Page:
Kazakhstan is known as a country with a complex radioecological situation resulting from different sources of exposure to radiation such as a natural radiation background, extensive activities of the industrial system of the former Soviet Union and a well-known testing of nuclear power weapons occurred in the Semipalatinsk Test Site (STS) area during the period 1949–1989. Moreover, approximately 41% of the world’s reserves of uranium are concentrated in Kazakhstan, especially in the North and West regions with their uranium ore and thorium-containing provinces where the most significant deposits of uranium and thorium and their daughter decay products are located.
For all these reasons, Kazakhstan’s current situation in terms of radiological safety provides a unique opportunity for a wide range of studies including biomonitoring studies and retrospective dosimetry investigations. Several studies concerning radiation exposure rely heavily on the quantification of the radiation-induced chromosome aberrations, such as dicentric chromosomes (Dic) and acentric fragments (Ace) in the peripheral blood lymphocytes (PBLs) of exposed and potentially exposed subjects.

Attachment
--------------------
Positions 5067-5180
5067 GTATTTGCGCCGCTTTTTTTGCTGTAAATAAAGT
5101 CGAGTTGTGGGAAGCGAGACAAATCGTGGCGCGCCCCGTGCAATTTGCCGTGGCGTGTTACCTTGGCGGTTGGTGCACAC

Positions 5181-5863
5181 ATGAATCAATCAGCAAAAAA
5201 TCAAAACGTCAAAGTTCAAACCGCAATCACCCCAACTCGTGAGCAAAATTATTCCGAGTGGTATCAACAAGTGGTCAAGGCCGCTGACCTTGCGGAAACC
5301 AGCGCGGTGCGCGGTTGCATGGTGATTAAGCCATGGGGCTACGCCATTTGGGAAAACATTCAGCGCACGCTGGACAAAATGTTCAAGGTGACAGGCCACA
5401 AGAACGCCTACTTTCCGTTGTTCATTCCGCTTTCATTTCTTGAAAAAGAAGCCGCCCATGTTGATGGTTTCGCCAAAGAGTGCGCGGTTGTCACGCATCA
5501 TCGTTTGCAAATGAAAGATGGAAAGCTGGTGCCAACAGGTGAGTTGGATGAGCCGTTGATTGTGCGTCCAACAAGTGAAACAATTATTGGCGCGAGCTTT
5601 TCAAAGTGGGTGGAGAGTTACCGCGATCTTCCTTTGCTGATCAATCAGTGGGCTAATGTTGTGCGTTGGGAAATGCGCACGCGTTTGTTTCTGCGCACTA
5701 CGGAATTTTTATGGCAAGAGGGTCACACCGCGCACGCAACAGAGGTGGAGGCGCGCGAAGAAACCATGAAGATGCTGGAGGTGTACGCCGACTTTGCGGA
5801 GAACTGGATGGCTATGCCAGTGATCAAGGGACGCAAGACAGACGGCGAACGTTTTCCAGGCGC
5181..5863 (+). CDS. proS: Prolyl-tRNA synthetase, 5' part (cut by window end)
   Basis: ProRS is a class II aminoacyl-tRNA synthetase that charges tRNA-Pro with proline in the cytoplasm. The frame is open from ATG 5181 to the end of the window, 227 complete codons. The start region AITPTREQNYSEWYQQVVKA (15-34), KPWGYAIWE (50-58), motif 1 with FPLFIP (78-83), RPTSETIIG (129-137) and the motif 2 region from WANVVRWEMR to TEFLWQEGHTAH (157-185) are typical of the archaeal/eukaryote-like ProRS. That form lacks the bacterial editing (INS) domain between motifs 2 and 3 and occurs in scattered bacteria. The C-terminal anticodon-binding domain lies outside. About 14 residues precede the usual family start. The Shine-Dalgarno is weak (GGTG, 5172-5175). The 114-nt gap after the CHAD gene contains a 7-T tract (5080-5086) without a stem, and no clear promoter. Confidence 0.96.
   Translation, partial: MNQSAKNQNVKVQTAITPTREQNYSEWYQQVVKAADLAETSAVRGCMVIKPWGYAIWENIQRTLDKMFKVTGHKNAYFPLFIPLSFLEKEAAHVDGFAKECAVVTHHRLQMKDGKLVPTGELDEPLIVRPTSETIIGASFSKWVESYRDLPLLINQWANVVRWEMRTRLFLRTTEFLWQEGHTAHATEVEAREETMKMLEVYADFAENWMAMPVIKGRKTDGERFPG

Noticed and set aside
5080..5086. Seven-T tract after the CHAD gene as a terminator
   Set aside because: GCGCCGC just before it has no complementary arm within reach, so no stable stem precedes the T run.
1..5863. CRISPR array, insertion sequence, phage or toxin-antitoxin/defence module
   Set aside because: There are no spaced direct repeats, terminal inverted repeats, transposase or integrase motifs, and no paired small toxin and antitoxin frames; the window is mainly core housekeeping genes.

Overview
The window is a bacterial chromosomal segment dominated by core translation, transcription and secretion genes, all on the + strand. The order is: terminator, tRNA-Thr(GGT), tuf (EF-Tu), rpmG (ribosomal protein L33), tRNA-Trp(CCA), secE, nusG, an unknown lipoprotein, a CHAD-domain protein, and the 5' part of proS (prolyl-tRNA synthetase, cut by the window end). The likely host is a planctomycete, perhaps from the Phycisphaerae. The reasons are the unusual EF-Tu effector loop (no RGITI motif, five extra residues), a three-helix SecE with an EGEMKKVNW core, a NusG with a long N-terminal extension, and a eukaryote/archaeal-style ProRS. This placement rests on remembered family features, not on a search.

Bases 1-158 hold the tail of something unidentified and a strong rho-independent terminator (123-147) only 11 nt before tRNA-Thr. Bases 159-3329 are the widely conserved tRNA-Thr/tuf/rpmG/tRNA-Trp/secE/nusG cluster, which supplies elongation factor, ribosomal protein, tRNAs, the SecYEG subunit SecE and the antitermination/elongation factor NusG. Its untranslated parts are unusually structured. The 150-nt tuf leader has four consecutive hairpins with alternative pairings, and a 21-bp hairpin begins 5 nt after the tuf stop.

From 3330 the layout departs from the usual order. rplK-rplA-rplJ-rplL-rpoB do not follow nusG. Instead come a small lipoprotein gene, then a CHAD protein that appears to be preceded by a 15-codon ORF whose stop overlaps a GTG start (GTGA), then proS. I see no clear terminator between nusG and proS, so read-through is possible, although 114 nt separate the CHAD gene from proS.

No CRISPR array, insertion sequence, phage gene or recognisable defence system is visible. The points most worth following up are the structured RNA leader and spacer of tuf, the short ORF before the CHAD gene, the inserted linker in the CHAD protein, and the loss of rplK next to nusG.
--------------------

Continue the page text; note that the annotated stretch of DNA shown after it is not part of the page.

The present study focuses on the assessment of the background of dicentric chromosomes in Kazakhstan’s population, which is the starting point in the retrospective dose assessment of irradiated people, since the baseline level of spontaneous dicentrics can vary significantly in different populations.
Dicentric chromosomes, are specific radiation-induced aberrations occurring at a very low level in unirradiated persons and increasing in a linear or linear quadratic manner after exposure to high- or low-LET radiation, respectively. This means that, in the context of the biological dosimetry, estimates of an absorbed whole-body dose can be determined by the dicentric frequency observed in PBLs.
In this context, aiming to determine the background frequency of chromosome aberrations in the population of Kazakhstan, considering the heterogeneity of natural radiation background levels of its large territory, a selection of 40 control subjects living in four cities of North, South, West and East Kazakhstan has been investigated.
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